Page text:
How internal and external risks affect the relationships between trust and driver behavior in automated driving systems

Automated driving systems (ADSs) allow vehicles to engage in self-driving under specific conditions. Along with the potential safety benefits, the increase in productivity through non-driving-related tasks (NDRTs) is often cited as a motivation behind the adoption of ADSs. Although advances have been made in understanding both the promotion of ADS trust and its impact on NDRT performance, the influence of risk remains largely understudied. To fill this gap, the authors conducted a within-subjects experiment with 37 licensed drivers using a simulator. Internal risk was manipulated by ADS reliability and external risk by visibility, producing a 2 (ADS reliability) × 2 (visibility) design. The results indicate that high reliability increases ADS trust and further enhances the positive impact of ADS trust on NDRT performance, while low visibility reduces the negative impact of ADS trust on driver monitoring. Results also suggest that trust increases over time if the system is reliable and that visibility did not have a significant impact on ADS trust. These findings are important for the design of intelligent ADSs that can respond to drivers’ trusting behaviors.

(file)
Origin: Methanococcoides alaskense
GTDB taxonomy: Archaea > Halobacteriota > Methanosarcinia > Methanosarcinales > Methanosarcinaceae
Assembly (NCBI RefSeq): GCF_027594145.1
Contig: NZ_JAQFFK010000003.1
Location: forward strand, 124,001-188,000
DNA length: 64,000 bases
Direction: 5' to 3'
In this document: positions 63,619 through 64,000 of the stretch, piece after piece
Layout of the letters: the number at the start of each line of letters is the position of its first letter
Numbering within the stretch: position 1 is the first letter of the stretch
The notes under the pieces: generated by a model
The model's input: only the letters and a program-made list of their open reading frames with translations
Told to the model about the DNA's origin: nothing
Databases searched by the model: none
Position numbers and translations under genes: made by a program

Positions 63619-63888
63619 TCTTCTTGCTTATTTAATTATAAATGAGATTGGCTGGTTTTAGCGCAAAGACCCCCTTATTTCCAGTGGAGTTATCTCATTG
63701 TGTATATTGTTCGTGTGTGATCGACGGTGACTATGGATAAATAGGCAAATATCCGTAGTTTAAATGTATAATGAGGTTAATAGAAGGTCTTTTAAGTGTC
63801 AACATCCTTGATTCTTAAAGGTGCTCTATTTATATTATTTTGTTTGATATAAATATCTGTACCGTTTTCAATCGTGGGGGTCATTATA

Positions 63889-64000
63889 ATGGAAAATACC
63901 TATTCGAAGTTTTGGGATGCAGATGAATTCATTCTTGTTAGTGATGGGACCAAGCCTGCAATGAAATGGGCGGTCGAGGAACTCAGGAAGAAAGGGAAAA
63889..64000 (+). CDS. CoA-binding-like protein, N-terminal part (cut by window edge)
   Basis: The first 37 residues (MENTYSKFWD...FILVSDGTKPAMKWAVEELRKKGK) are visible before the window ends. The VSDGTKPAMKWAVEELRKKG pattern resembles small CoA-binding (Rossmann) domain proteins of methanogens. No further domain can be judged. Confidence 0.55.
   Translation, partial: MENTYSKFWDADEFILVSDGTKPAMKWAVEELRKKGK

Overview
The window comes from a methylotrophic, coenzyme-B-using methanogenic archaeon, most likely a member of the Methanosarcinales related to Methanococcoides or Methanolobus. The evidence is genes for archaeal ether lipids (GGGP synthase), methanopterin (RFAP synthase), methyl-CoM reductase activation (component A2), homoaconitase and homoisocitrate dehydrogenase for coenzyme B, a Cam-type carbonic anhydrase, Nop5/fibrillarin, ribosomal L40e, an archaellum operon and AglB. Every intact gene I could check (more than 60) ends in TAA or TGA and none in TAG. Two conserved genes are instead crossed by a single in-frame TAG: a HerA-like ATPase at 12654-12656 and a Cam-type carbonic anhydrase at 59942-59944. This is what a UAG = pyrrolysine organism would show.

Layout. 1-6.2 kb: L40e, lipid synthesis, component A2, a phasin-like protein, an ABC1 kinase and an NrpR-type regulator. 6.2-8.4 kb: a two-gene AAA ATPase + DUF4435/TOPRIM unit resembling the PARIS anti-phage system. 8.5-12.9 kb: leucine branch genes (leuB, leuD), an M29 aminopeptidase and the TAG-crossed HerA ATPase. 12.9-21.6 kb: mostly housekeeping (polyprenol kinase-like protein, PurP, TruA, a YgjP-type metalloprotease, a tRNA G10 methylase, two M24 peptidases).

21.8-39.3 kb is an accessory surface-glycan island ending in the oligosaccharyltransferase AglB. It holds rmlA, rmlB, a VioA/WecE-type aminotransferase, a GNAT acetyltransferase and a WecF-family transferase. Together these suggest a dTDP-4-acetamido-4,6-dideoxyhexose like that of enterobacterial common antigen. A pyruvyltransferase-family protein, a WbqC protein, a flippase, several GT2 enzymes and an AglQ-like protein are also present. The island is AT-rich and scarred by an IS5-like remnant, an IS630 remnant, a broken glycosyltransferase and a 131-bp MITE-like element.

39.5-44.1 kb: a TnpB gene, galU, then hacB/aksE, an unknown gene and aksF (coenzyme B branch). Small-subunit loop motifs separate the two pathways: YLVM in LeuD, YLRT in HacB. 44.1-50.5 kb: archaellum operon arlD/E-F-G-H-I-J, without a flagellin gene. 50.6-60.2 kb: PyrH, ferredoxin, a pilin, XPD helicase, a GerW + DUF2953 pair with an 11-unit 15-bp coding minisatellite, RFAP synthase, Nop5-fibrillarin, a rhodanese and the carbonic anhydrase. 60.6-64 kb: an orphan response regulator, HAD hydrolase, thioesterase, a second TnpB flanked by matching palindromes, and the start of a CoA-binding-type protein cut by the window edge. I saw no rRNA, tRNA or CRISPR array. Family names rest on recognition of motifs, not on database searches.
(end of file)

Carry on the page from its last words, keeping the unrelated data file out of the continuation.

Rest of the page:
Language

  • English

Media Info

Subject/Index Terms

Filing Info

  • Accession Number: 01769188
  • Record Type: Publication
  • Files: TRIS
  • Created Date: Feb 12 2021 3:45PM